We're campaigning to improve the diagnosis and care of people with Lynch syndrome, a genetic condition that can increase the lifetime risk of bowel cancer to up to 80%. Lynch syndrome is estimated to cause around 3% of bowel cancer cases in the UK every year, many of them under the age of 50.
What are the issues?
- Testing for Lynch syndrome: Research shows there could be over 175,000 people in the UK with the genetic condition but the majority don't know they have it because of a lack of systematic testing. Testing for Lynch syndrome should be offered at diagnosis of bowel cancer as the condition can affect treatment options. However we've previously found that many hospitals simply don't have the funding or enough staff to carry out the test in all bowel cancer patients.
- Managing Lynch syndrome: People with Lynch syndrome should be placed in a screening or surveillance programme to receive regular colonoscopy every 18 months to two years. This can help reduce the chance of dying from bowel cancer by as much as 72%. Unfortunately, we've found that people with Lynch syndrome often have to wait unacceptable amounts of time for their routine appointments. As there's no known cure, it's crucial people with Lynch syndrome receive coordinated, timely and high quality care to reduce their lifetime risk of bowel cancer.
What are we campaigning for?
- All bowel cancer patients to be offered testing for Lynch syndrome, at diagnosis, in line with clinical guidance through a national screening programme. This will ensure that all patients diagnosed with bowel cancer are offered genetic testing and testing can be offered to immediate family members.
- A surveillance programme delivered through each nation's bowel cancer screening programme to reduce the vast variation in access, quality and timeliness of regular colonoscopy. This will help to improve the experience and outcomes for people with Lynch syndrome, regardless of where they live.
- A national registry of people with Lynch syndrome. This will increase our understanding of the condition and highlight regional differences in treatment and care.
What have we done so far?
- Pledge to test. Wales led the way in committing to testing for Lynch syndrome so in June 2019, we took our #TimetoTest petition to UK governments in England, Scotland and Northern Ireland calling for better identification and management of people with Lynch syndrome. All UK nations have committed to testing for Lynch syndrome. We must now ensure this commitment is fulfilled across the UK.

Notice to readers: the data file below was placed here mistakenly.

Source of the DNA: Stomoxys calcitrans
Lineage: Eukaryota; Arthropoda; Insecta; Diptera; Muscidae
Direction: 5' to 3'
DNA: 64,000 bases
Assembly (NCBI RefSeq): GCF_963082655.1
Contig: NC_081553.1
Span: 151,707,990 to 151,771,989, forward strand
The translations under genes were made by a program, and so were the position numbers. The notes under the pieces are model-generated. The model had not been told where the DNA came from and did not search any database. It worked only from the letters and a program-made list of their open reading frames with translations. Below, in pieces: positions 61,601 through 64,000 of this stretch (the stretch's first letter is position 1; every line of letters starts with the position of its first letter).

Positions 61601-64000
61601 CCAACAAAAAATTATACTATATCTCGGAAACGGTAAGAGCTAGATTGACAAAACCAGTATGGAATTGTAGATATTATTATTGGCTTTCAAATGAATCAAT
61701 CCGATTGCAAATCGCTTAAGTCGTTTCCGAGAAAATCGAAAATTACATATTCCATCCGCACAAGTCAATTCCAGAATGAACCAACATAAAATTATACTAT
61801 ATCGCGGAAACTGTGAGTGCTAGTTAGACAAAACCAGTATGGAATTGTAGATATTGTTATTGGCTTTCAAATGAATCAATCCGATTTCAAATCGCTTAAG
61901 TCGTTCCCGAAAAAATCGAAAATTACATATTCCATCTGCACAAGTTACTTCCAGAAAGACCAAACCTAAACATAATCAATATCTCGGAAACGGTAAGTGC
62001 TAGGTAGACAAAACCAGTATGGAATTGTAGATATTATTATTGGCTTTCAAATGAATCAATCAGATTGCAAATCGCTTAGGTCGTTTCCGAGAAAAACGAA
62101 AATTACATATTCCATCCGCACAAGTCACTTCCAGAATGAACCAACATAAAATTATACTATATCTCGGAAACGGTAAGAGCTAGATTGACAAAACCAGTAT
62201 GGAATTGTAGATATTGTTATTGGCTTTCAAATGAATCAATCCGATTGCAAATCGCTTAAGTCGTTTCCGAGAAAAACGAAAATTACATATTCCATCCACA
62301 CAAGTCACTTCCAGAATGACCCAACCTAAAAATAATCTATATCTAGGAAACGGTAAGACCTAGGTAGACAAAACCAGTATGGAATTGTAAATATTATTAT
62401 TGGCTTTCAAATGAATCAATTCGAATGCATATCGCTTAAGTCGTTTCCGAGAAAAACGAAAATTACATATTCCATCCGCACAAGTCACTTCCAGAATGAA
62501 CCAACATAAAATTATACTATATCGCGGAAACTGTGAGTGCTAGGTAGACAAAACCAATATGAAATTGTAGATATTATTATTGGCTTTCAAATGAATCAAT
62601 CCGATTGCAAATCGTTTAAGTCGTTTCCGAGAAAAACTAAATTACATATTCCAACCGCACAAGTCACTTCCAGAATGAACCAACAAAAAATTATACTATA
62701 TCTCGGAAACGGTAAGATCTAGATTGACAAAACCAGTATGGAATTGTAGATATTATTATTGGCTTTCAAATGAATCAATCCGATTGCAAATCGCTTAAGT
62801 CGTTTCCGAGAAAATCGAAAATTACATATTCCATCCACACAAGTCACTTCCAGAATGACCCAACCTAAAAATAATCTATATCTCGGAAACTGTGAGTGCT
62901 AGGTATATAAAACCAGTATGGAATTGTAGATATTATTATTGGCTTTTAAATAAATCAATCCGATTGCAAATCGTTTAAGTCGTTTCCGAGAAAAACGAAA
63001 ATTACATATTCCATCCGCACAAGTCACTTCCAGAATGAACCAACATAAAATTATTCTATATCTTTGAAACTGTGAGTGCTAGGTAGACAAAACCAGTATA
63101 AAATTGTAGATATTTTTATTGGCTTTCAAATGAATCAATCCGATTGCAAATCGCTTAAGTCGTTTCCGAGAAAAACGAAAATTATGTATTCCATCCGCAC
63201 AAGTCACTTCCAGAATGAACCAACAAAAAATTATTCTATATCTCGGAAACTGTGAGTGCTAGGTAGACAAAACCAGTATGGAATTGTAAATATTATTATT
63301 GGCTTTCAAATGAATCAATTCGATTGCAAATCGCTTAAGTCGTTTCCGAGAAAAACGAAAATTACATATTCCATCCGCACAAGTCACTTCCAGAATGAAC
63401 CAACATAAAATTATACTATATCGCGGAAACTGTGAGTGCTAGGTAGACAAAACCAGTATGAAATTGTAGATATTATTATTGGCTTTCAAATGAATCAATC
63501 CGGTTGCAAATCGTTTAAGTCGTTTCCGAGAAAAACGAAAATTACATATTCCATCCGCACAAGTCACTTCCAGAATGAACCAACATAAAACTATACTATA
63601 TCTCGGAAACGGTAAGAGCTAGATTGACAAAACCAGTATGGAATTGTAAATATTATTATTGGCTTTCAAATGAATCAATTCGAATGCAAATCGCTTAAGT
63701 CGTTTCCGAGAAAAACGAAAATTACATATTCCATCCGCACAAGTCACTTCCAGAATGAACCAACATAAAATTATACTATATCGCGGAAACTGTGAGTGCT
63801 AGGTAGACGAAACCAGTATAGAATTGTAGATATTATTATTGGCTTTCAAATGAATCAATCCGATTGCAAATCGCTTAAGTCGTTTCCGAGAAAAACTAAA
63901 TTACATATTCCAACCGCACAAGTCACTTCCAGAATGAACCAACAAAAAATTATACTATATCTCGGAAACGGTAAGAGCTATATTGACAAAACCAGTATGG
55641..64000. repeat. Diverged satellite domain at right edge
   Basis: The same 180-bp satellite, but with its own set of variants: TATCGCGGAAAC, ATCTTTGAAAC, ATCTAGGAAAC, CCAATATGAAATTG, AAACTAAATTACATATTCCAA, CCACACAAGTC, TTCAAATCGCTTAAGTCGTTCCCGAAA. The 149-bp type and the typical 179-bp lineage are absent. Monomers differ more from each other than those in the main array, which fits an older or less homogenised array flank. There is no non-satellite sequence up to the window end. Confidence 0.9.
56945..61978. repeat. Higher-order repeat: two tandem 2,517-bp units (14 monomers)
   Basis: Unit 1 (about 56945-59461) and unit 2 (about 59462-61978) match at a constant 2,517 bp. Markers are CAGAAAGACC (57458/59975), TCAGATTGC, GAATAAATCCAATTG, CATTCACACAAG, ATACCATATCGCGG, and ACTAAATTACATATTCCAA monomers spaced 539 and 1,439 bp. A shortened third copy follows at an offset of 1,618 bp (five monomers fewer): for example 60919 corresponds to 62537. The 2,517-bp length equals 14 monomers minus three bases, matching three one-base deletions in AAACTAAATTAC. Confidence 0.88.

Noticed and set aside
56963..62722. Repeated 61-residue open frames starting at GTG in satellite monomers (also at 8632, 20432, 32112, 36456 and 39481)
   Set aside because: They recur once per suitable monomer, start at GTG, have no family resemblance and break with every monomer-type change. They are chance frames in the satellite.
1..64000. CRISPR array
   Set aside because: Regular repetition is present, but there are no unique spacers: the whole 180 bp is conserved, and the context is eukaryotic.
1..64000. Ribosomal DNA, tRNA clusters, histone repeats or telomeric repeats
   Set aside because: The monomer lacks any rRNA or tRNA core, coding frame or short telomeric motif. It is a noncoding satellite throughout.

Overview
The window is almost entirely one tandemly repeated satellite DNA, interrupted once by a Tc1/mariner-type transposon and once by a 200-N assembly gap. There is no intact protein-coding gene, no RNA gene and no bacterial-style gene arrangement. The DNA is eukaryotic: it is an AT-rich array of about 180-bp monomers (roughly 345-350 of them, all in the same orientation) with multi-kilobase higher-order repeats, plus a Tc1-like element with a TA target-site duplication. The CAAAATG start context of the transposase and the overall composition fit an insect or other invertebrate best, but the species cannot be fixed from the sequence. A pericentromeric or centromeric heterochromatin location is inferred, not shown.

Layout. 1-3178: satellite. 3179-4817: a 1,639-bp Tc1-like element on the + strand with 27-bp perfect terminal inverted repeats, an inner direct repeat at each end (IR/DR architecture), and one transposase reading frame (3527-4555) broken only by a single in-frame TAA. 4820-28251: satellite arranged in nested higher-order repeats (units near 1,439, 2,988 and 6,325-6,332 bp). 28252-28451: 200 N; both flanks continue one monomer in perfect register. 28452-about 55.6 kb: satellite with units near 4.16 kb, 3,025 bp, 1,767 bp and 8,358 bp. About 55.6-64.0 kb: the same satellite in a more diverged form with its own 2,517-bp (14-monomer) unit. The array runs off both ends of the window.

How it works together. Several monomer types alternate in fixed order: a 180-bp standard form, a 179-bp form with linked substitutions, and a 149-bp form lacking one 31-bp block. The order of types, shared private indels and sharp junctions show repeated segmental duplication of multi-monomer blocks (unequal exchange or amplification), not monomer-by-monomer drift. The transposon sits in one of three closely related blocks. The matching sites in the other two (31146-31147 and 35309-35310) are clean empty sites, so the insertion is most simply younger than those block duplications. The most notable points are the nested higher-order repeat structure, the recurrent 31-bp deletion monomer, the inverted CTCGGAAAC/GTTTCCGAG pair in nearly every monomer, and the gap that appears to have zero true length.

- Freedom of Information (FOI) request. In January 2018 we carried out an FOI request to find out if hospitals across the UK were testing all bowel cancer patients for features of Lynch syndrome at the time of diagnosis. We found only 17% of hospitals in the UK were testing all bowel cancer patients in line with clinical guidance. Read our full report here.
- Raising the issue locally. Thousands of campaigners used our interactive map to find out if their local hospital was testing in line with guidance and took action by asking their political representatives to raise this issue with local health bodies.
- Clinical consensus meeting. We brought together 10 leading experts in the field of bowel cancer and genetics to reach an agreement on how the management of people with Lynch syndrome could be improved in England. The group agreed that the national Bowel Cancer Screening Programme (BCSP) should extend their service to those who have Lynch syndrome so they can also receive the same high quality screening service as the eligible asymptomatic population. Read our clinical consensus here.
How can you get involved?
- Share your story. Personal stories help us highlight the experience of people affected by Lynch syndrome, raise awareness of the condition and can encourage and inspire people to take action and help make real change happen. We use stories in the media, on our website, on social media and in our materials.
- Join #teambowelcancer and become a campaigner to help us raise bowel cancer issues in Parliament.
- We're bringing together the voices of people affected by bowel cancer. Add your name to the campaign to tell political parties urgent action is needed.